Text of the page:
Wyoming Liberty Group
Wyoming Becomes an Alternative Energy Producer
“I believe in a free lunch being free like I believe in a perpetual motion machine.”
Sen Charlie Scott (R-Natrona) February 18, 2015, during the Wyoming Senate debate on HB 53
Minerals prices are low, tax revenue is on the decline, and Governor Mead and many Wyoming legislators are scrambling to appear to be doing something about it. One something that came out of the 2015 Legislative Session was the Minerals to Value Added Products Program. Yes, just what we need, another government program, but this one proposes to make taxpayers a partner in alternative energy projects private company are fleeing from as fast as they can. But if people using their own money are unwilling to engage in such risky ventures, politicians are wrong to take Wyoming down this path.
The Minerals to Value Added Products program is one of those boondoggles that allows politicians to stand up and say they are diversifying the economy, creating jobs, and—let’s never forget—increasing government revenue. Under the program, the state would provide a minerals supply guarantee to a minerals-to-value-added product facility by purchasing minerals, paying for minerals processing in the facility and then selling the product in the market. Facilities eligible would be those such as DKRW’s coal-to-liquids, or Two Elk’s proposed gas-to liquids, facilities. No single contract would be greater than $50 million and the amount processed in the plant would be no greater than 20 percent of the plant’s capacity.
Put plainly, Wyoming taxpayers would purchase minerals, use a privately owned plant for minerals processing and then sell the end product to someone. This process is known as tolling.
Corporate welfare comes in many forms, but I must admit getting into the minerals buying and selling business is more ambitious than just throwing money at companies and hoping it sticks. But why is the state using this form of corporate welfare now?
During the House floor debate January 28, 2015, Rep. Lloyd Larsen, (R-Fremont) said the thinking behind this bill was: “when you bring on an industry like this into the state, one of the things they are really trying to do is capture financing … one question they are asked [by financing companies] is do you have customers, do you have a supply of feedstock for this?” By committing to 20 percent of the company’s inputs, this “goes a long way for them to get the financing necessary to make the product come to fruition.”
But since when is it the role of government to provide supply guarantees to private businesses?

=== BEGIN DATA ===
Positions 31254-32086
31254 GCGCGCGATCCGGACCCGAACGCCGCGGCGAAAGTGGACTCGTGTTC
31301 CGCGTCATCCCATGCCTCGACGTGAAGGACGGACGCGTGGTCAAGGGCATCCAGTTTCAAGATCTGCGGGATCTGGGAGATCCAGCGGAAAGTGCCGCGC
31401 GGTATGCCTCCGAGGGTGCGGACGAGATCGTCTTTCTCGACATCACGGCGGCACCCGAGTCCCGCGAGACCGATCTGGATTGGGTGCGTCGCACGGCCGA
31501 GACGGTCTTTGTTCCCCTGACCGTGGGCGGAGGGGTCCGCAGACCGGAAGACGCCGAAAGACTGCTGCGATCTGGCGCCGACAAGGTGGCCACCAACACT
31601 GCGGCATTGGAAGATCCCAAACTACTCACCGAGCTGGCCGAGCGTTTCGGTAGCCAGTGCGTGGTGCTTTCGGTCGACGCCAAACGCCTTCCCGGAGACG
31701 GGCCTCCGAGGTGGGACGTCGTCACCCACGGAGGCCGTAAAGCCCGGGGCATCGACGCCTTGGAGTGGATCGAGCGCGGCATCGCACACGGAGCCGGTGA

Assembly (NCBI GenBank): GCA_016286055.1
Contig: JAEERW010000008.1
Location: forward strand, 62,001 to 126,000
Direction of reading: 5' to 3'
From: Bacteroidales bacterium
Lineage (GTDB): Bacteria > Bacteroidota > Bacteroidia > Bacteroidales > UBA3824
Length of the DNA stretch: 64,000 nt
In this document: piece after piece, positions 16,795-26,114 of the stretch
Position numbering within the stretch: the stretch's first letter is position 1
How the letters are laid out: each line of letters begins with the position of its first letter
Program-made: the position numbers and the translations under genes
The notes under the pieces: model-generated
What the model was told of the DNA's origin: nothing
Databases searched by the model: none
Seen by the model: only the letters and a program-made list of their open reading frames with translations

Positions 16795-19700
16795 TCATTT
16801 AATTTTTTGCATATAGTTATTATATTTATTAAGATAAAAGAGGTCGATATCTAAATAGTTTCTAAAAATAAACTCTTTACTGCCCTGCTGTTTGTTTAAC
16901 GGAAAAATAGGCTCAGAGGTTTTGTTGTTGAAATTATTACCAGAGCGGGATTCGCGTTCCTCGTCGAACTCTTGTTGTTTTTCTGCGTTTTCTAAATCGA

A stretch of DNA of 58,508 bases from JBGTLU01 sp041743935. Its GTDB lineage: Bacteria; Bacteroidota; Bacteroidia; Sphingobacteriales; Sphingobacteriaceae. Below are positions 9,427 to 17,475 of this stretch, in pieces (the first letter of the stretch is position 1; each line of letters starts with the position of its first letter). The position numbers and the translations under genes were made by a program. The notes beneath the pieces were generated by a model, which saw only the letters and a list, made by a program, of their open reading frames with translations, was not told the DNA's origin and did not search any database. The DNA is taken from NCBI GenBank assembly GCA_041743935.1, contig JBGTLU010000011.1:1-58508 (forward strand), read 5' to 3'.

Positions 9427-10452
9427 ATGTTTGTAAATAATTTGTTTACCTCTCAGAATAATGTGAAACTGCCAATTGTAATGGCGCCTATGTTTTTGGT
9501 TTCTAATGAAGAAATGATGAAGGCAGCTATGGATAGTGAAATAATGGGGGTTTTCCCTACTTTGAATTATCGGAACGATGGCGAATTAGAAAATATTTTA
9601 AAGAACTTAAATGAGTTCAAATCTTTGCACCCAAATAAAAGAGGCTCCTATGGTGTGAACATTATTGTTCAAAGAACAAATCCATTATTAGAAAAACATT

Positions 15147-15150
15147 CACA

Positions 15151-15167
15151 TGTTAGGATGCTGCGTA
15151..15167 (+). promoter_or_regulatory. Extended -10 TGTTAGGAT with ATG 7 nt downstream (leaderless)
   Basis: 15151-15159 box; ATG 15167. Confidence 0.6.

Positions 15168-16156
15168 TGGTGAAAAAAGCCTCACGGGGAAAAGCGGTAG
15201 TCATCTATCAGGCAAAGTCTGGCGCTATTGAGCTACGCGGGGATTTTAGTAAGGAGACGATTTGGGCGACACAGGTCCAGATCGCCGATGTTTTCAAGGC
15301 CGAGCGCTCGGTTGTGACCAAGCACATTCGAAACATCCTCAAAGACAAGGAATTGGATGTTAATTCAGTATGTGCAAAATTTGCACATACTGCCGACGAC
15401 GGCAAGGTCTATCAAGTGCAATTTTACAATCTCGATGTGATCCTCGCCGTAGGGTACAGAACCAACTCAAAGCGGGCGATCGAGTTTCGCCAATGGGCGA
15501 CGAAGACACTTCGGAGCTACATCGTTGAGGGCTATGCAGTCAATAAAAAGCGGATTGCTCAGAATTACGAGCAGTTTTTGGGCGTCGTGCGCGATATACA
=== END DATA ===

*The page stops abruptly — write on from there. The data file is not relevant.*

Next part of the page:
This question was not lost on some legislators. Tyler Lindholm (R-Crook/Weston) asked the obvious question: “What is the role of government?”
Norine Kasperik (R-Campbell) who sits on the Joint Minerals, Business & Economic Development Committee that sponsored the bill, said its proper role is to “make sure the state meets the needs of our people.”
Wow! Which people? Everyone? Which needs? All? Why stop at buying minerals for value-added minerals plants? Why not buy food? And why stop at guaranteeing the supplies of some businesses to attract them? Why not guarantee the supply of shoes at a new Macy’s or of organic vegetables at a new Whole Foods here in town?
In a separate debate on the senate side, Sen. Cale Case (R-Lander) said it best when he pointed out that major oil and gas companies are sitting on massive reserves of natural gas and would love to be able to convert all that cheap gas into higher valued diesel. He said: “Don’t you think they would be doing it if it were financially feasible? You would do it in a heartbeat if it made sense.”
Major oil and gas companies are not doing it – what does that tell us?
It tells us no one is having any success with coal or gas alchemy. In fact, both Sasoil, a large South African Energy company, and Royal Dutch Shell recently cancelled plans to build gas-to-liquids facilities.
It is not for state legislators to force Wyoming taxpayers to go on risky adventures with unproven projects people are unwilling to put their own money towards. If legislators were interested in doing more than just appearing to do something, they would get out of the way by reducing regulation and lowering taxes so people are freed to make real investment decisions.